Monthly MP3 subscriptions hit the Web

Get on down with the latest MP3 tunes from RioPort and its new subscription service

The first subscription based online music service is set to go live next month.

British club goliath Ministry of Sound has signed a deal with RioPort to offer its customers free access to every track hosted on its site for a monthly fee.

Rather than paying for each individual download, consumers will have unlimited access to over 100 tracks each month from some of the US and UK's foremost dance record labels.

Since the advent of online audio formats such as MP3, analysts and industry observers have been predicting that we are in line for seismic shift in the way we listen to and purchase music. Analysts such as Martin Brass, director of new media at the Media Research Information Bureau and former record producer, are convinced that the future lies in such subscription based models as the Ministry of Sound's.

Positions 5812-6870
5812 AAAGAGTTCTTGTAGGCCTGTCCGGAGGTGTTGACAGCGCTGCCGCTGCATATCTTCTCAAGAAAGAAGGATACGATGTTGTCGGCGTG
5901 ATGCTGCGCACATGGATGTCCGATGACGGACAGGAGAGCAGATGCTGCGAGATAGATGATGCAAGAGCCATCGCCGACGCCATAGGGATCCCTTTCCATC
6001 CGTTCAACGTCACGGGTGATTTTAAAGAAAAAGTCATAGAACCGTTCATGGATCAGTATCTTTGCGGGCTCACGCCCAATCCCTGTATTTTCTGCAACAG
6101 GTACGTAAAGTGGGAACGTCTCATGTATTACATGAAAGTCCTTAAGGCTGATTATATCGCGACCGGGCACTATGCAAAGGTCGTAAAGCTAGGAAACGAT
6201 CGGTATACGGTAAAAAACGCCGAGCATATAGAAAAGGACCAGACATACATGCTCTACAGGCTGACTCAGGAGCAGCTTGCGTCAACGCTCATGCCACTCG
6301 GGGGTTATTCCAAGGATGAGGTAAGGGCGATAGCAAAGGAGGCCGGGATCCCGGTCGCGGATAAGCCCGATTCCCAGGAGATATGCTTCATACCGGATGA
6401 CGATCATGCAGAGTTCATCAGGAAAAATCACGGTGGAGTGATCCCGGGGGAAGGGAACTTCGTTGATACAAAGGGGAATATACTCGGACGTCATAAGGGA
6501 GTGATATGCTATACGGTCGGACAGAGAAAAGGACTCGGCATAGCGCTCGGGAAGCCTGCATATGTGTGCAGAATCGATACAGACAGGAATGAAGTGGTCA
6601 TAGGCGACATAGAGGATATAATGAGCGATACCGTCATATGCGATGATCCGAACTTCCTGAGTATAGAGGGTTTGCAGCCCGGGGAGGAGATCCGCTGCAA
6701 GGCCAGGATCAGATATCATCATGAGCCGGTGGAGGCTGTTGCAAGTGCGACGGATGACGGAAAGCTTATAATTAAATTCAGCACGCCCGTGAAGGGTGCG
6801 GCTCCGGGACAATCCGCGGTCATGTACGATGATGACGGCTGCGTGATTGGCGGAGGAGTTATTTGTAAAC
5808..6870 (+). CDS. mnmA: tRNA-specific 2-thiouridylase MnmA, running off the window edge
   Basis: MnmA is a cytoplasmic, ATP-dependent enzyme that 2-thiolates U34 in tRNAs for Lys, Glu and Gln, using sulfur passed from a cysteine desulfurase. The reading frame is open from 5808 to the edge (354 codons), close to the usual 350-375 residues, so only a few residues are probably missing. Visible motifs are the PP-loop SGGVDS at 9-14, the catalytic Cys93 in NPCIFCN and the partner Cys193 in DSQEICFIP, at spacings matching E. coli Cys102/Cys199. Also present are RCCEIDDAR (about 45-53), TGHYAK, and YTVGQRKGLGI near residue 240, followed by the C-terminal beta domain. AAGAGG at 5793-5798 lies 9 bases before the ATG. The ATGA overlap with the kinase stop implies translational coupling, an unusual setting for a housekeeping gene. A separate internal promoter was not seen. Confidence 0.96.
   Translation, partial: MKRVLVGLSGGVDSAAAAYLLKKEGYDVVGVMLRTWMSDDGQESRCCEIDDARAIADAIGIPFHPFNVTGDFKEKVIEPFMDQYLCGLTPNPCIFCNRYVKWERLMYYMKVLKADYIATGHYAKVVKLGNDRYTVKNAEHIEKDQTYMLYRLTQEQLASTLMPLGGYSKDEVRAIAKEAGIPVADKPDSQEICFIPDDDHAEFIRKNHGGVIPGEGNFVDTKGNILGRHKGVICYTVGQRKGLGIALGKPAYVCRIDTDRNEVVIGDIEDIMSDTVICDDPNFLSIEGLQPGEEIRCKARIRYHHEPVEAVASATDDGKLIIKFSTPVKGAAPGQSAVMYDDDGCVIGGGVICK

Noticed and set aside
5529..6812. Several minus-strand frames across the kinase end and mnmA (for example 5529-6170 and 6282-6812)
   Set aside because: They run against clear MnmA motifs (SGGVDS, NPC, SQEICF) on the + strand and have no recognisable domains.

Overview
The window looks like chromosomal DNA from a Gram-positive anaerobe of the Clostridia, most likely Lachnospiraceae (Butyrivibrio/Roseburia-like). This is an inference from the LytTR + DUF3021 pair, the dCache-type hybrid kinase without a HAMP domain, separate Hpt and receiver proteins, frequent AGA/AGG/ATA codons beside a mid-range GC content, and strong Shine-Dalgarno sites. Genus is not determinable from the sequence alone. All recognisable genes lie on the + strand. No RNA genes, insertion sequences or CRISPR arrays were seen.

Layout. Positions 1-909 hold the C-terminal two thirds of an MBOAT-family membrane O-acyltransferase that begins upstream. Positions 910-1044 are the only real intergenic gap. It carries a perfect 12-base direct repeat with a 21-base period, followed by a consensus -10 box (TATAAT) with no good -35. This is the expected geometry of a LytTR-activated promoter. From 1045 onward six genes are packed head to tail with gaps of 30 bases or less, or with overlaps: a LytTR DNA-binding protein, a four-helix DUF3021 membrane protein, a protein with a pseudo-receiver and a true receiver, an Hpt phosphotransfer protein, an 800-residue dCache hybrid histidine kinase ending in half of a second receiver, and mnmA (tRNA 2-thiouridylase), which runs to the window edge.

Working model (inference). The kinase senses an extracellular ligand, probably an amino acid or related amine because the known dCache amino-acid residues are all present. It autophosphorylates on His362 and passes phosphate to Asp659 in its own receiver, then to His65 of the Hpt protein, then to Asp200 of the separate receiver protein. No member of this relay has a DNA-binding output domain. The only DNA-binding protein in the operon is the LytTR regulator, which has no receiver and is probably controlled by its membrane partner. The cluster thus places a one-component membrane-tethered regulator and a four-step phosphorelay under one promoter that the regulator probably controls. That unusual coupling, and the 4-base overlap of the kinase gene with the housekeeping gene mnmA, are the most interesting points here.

"Why would I pay £15 for an album that I may only listen to once when I could rent it with an option to buy," he says.

Ministry of Sound customers will also be able to download a branded version of RioPort's software to manage and store downloaded tracks. "The strength of our subscription model lies in our ability to deliver popular content never before available for download to consumers in an easy and affordable manner," says J.D Heilprin, executive vice president of RioPort.

Meanwhile, a recent report from US research firm eBrain found that over 70 percent of consumers aged 15 to 21 who have listened to MP3 perceive the sound quality to be equal or better than a "typical stereo."

The survey of found 1,551 that around 94 percent were using their computer as a source of music and 25 percent had connected their PC up to their traditional hi-fi system.